Book review: ‘The Innovators,’ on the digital revolution, by Walter Isaacson

>October 3, 2014

Book review: ‘The Innovators,’ on the digital revolution, by Walter Isaacson

Book review: ‘The Innovators,’ on the digital revolution, by Walter IsaacsonBook review: ‘The Innovators,’ on the digital revolution, by Walter Isaacson

In the Industrial Revolution’s wake, aspiring entrepreneurs combed through a landmark biography of inventors for the secrets to success. The five-volume “Lives of the Engineers” by Samuel Smiles, founder of the self-help movement, surveyed a century of human progress with a twist on the Renaissance classic “Lives of the Artists.” Rather than stories of Italian sculptors and painters, he gave us portraits of bridge-builders and engine-makers (including a 500-page ode to locomotive pioneers George and Robert Stephenson) to reveal the character of greatness: mechanical aptitude, frugality, manliness and an insatiable desire for improvement.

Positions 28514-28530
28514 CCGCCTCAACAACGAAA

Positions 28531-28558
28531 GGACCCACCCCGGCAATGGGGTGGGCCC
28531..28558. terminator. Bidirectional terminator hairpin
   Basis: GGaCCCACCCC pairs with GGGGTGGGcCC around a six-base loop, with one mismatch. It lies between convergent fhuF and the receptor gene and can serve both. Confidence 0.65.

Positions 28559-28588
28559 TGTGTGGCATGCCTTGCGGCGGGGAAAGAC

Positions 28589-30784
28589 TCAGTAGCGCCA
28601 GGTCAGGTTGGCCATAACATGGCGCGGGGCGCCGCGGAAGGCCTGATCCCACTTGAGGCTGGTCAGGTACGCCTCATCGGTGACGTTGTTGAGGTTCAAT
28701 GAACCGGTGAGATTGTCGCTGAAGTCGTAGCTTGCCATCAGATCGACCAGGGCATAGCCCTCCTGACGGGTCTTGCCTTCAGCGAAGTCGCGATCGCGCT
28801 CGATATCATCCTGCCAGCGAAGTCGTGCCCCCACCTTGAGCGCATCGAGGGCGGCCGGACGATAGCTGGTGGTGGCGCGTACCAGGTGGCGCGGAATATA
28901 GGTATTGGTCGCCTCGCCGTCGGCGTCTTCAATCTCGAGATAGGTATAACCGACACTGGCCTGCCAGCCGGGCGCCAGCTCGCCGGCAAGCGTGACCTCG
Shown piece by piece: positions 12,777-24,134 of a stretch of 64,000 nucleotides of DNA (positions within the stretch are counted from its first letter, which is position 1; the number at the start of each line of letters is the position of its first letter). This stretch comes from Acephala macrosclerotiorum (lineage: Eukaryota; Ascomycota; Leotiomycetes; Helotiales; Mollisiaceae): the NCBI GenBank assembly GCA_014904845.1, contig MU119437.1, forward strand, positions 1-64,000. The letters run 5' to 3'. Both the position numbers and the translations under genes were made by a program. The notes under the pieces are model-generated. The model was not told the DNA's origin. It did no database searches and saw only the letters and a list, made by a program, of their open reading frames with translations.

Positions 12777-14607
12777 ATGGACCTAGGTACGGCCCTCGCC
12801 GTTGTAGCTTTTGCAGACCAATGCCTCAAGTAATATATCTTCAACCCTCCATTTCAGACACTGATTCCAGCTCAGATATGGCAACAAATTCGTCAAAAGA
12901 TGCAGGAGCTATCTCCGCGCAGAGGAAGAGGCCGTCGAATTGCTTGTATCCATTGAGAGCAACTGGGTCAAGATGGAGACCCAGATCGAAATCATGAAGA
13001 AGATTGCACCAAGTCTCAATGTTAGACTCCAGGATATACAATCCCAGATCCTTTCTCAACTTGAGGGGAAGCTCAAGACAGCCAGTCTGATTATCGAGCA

Walter Isaacson’s “The Innovators,” a sprawling companion to his best-selling “Steve Jobs,” encroaches on Smiles’s turf. The book weaves together the rise of computing and the Internet from the 1830s to today, using the life stories of more than 60 individuals, partnerships and teams. Instead of emphasizing individual genius, however, Isaacson argues that knowing “how innovation happens in the real world” requires lessons about teamwork and complexity.

“The Innovators,” which has been long-listed for the 2014 National Book Award in nonfiction, revisits the Industrial Revolution to locate the origins of the information age. At a salon party featuring mechanical androids and tableaux vivants, hosted by the visionary technologist Charles Babbage, we meet Ada Lovelace, daughter of the libertine poet Lord Byron, as she sets out to make “analytical engines” that are equal partners with humanity. For Isaacson, this feminist icon embodies the “combining faculty” that links disparate forces of the digital revolution: countercultural rebelliousness, entrepreneurial drive, state-funded technology and the integration of art with science.

History at this scale tends toward either encyclopedia or determinist manifesto, a fate Isaacson avoids by using his talent for stories to shift between romance novel, operating manual, buddy pic, legal briefing, memoir and humanist sermon. This kaleidoscopic narrative serves to explain the stepwise development of 10 core innovations of the digital age — from mathematical logic to transistors, video games and the Web — as well as to illustrate the exemplary traits of their makers.

Read MoreRead More